DANCE With stunning classically trained dancers and a repertory that features emerging and legendary choreographers, it’s no surprise that after bringing four West Coast premieres to Cal Performances at Zellerbach Hall (Oct. 29-30), Hubbard Street Dance Chicago left audience members in awe. Under the artistic direction of Glenn Edgerton, former dancer and artistic director of Nederlands Dans Theater, HSDC continues to uphold a long tradition of exceptional dancing and exciting contemporary choreography.
In the show’s opening piece, Nacho Duato’s Arcangelo (2000), warm hues of dark yellow and gold (lighting by Brad Fields) illuminate a lustrous gold backdrop as the dancers (Laura Halm, Alejandro Piris-Nino, Penny Saunders, Jesse Bechard, Ana Lopez, Kevin Shannon, Jacqueline Burnett, and Pablo Piantino) bathed in light move through a series of intimate duets and solos with grace and power. Duato’s choreography subtly juxtaposes severe movements — hunched backs, flexed feet, and jagged angular undulations — with an overall classical and streamlined aesthetic. In doing so, Duato emphasizes the heavenly lightness and deep emotional currents inherent in the music of Arcangelo Corelli and Alessandro Scarlatti. The piece ends in ethereal light and grounded darkness, as three couples lie motionless on the floor while the fourth couple climbs a long dark silvery cloth and — hanging, bodies outstretched — is pulled upward toward an imagined heaven.
The middle portion of the evening featured two works by Hubbard Street dancer and resident choreographer Alejandro Cerrudo. The curtain rose on Cerrudo’s Blanco to reveal four spotlights (set and lighting design by Nicholas Phillips), each illuminating a woman beneath a billowing cloud of smoke. Even in stillness, the four exquisite dancers, Halm, Jessica Tong, Meredith Dincolo, and Robyn Mineko Williams, exhibited strength and conviction. Dressed in attractive blue-gray leotards, sometimes moving together and at other times breaking off into solos, the dancers remain for the most part contained in their own personal spotlight. While the four women move like sculptures of contained perfection, an organic fluidity and drive to break free lies beneath the calm. Precise arm gestures and firm shapes melt into subtle head rolls and seamless transitions to the floor. The dark, driving piano melodies by Mendelssohn and Charles-Valentin Alkan emphasize a raw, dramatic emotion at the core of Blanco.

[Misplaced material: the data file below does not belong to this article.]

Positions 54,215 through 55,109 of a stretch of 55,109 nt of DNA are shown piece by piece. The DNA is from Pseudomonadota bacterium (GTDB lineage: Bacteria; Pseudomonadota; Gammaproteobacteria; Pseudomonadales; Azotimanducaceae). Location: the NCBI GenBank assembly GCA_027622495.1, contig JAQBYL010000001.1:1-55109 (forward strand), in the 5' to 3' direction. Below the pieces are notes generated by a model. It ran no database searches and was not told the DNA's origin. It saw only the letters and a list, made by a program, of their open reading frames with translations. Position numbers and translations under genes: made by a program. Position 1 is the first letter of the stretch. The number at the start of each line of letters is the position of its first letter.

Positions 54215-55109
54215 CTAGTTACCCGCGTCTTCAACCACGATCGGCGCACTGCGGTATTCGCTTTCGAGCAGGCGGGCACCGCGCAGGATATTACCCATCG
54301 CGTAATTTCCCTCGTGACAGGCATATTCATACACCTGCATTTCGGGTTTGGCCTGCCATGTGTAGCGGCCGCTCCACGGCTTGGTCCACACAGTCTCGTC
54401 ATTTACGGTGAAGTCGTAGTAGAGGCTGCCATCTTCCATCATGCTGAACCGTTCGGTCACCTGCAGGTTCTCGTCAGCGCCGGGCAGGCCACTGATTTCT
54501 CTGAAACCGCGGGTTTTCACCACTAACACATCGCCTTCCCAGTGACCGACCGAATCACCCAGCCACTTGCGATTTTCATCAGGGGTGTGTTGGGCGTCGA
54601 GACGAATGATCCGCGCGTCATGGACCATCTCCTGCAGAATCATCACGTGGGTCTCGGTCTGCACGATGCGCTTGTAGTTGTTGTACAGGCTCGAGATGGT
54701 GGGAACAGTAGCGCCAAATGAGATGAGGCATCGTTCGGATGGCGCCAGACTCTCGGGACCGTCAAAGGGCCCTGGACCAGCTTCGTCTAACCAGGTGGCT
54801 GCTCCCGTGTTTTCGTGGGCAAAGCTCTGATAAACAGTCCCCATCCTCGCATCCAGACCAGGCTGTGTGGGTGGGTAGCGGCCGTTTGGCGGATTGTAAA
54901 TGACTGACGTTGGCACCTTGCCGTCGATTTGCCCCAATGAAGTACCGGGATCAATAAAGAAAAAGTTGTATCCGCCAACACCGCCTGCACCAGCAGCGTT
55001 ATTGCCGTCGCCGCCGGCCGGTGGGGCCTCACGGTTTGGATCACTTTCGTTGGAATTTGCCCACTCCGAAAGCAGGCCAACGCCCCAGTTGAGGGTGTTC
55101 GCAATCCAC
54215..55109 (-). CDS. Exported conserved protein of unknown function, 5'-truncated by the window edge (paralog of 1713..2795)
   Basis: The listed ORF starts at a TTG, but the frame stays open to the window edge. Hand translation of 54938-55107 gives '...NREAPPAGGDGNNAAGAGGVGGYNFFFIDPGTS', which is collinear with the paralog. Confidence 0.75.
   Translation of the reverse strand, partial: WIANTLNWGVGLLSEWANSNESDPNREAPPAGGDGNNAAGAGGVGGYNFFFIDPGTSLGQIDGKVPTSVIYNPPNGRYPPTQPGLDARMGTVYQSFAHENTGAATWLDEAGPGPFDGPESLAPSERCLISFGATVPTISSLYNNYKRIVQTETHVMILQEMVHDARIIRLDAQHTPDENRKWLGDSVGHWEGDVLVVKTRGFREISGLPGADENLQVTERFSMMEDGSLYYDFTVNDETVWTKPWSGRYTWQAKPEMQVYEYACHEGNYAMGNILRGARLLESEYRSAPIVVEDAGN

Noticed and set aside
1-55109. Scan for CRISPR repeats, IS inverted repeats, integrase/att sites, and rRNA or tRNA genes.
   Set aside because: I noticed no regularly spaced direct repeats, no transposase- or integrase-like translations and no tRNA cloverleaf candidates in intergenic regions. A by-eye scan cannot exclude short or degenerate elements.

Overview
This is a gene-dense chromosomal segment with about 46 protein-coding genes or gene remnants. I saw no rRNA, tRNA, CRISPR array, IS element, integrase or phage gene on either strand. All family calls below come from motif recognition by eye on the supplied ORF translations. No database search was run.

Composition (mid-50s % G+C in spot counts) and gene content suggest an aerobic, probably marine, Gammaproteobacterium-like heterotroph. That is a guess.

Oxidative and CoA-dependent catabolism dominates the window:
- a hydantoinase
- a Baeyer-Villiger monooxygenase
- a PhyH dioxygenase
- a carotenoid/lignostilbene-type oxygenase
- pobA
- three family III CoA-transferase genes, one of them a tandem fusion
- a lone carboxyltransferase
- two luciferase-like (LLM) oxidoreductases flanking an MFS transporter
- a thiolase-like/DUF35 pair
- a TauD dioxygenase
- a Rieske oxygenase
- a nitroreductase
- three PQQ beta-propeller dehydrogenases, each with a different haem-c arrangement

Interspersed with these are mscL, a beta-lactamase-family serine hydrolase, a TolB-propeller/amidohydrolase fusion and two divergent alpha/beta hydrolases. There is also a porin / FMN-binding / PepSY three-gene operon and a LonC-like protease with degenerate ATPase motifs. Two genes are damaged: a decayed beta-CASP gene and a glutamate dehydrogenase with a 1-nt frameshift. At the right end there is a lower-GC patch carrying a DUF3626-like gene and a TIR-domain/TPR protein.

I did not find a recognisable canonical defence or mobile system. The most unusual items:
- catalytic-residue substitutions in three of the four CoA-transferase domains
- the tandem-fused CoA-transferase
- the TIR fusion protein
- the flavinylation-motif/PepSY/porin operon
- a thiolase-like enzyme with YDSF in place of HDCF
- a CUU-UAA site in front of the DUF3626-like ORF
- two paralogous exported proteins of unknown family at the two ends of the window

In Deep Down Dos, Cerrudo, “inspired by imagery and sounds of tectonic plates, crystalline caverns, and blazing infernos,” launches his dancers into shadowy darkness and continual motion. The dancers (Lopez, Burnett, Saunders, Kellie Epperheimer, Benjamin Wardell, Pablo Piantino, Jason Hortin, Jesse Bechard, Kevin Shannon) run and leap across the floor in a fast-paced frenzy of activity. Although this extreme physicality generates a wonderful excitement, Cerrudo’s choreography in this work at times feels disconnected. When the four men dance together, their lighthearted jazz leaps seem to go against the piece’s dark atmosphere and the compellingly dissonant music score by Mason Bates. Is this disconnect between movement and atmosphere intentional or accidental? Regardless, Cerrudo’s work stands up well alongside legends Kylian and Duato.
The evening ended with Jiri Kylian’s 27’52”, staged by Christina Gallofre Vargas and Gerald Tibbs. Set to eerie and electrifying music by Dirk Haubrich, Kylian brings his six dancers into violent and vulnerable contact. Cutting though space like exploding glass, the dancers crash, clash, pull, push, resist, and manipulate their way through quick gestures and athletic partnering sequences. On Oct. 30, the way in which dancers Tong, Hortin, Epperheimer, Piris-Nino, Piantino, and Halm expressed a sense of human vulnerability amid such fierce and gutsy movement was perhaps the most awe-inspiring aspect of the entire night. After an emotionally intense duet between Tong and Hortin — in which the two beautifully intertwine, lean, and lift each other through a struggle of resisting and giving in — the pair ultimately end up lying alone on opposite sides of the stage as thick white sheets, used as scenery throughout the piece, come plummeting to the floor.